Just three days ago I wrote a blog item pointing out how many New York Times articles in the past year presented a skeptical view of the transition to electronic health records from paper. And what do we find on the front page today but another story that implies that healthcare joining the digital era is really just a boondoggle to enrich software developers who gave money to the Obama Administration.
I think this article — either intentionally or unintentionally — sets up some false cause and effect relationships for the uninformed reader. It makes no mention of why the shift to electronic records is necessary. Or why the EHR incentives were necessary because the marketplace had failed to deliver these changes without regulatory prods.
The article finds that sales are up at EHR vendors who lobbied for the incentives, and it implies that increasing those sales and the salaries of its executives was the sole purpose of the exercise. Was World War II fought solely to enrich gunmakers or the interstate highway system built only to enrich building contractors and automakers?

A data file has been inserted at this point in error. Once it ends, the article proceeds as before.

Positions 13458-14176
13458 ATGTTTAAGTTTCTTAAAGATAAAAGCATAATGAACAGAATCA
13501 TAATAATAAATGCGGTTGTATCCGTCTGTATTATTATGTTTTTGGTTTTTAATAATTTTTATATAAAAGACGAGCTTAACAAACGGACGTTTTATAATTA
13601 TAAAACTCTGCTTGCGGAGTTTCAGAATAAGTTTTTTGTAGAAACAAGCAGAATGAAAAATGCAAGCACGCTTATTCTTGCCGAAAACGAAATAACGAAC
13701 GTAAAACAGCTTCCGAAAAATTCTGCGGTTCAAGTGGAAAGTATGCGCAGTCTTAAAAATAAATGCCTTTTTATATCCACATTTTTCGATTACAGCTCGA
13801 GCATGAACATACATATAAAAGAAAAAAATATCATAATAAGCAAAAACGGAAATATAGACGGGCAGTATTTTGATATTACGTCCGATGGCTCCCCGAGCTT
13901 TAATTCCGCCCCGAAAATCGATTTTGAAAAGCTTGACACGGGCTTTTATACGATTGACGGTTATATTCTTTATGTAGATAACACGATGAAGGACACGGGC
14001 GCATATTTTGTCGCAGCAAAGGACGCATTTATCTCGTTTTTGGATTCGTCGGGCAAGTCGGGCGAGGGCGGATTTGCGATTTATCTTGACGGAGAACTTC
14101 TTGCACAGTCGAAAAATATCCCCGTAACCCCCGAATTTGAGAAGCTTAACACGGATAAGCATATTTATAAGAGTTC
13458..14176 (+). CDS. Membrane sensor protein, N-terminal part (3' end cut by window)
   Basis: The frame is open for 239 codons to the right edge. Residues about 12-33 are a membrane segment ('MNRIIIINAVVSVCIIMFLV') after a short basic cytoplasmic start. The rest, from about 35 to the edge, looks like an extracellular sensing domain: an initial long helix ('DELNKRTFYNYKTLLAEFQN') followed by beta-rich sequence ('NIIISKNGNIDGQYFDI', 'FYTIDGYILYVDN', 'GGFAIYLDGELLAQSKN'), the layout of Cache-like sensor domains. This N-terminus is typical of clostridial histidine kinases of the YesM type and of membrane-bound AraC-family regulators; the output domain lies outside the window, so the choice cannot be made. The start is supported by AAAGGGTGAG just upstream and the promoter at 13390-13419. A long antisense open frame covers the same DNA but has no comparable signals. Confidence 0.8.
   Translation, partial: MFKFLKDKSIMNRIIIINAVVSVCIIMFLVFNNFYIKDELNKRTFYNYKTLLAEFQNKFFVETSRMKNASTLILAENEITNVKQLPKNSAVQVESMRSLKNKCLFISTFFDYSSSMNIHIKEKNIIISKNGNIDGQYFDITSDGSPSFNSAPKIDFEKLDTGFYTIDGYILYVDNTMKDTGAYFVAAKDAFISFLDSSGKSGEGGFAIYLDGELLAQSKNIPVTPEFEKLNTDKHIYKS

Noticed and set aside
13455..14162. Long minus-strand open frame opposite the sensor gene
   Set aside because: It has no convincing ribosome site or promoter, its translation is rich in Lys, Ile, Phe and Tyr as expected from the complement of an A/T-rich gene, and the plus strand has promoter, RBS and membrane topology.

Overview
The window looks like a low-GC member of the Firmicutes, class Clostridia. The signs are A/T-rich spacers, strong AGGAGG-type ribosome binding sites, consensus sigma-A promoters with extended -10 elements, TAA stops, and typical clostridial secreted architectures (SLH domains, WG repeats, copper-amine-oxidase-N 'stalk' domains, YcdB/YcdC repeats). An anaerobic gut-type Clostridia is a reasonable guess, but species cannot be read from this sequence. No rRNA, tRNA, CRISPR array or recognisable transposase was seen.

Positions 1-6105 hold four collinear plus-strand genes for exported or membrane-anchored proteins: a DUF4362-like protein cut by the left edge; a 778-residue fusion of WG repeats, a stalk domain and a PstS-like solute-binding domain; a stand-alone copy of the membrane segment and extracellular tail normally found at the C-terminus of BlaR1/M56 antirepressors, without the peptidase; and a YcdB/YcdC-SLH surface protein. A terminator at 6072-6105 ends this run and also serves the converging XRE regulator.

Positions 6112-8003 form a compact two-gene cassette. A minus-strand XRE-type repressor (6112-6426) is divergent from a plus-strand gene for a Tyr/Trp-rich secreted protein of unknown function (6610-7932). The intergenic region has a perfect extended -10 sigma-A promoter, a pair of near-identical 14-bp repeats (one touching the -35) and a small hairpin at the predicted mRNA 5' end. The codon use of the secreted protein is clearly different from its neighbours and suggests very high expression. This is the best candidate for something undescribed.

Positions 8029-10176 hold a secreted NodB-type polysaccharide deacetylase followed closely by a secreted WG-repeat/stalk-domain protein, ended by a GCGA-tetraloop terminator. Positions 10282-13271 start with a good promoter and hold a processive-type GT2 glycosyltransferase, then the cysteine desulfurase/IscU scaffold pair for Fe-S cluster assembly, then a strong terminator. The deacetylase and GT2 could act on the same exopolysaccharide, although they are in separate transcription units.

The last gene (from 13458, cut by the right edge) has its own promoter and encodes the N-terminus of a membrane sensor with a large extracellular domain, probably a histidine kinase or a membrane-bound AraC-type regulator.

Then the article quotes one doctor who finds his experience with the Epic system at his hospital “mediocre.” So what?
Then it finds smaller EHR vendors to criticize the legislation for favoring large EHR vendors. As we have seen from interviewing CIOs, it is market trends and consolidation that are favoring larger, integrated systems.
The article doesn’t quote anyone at the Office of the National Coordinator for Health IT about the real motivation for the program. As Farzad Mostashari, M.D., likes to say to doctors reluctant to adopt EHRs: “How about we just stop killing so many people?”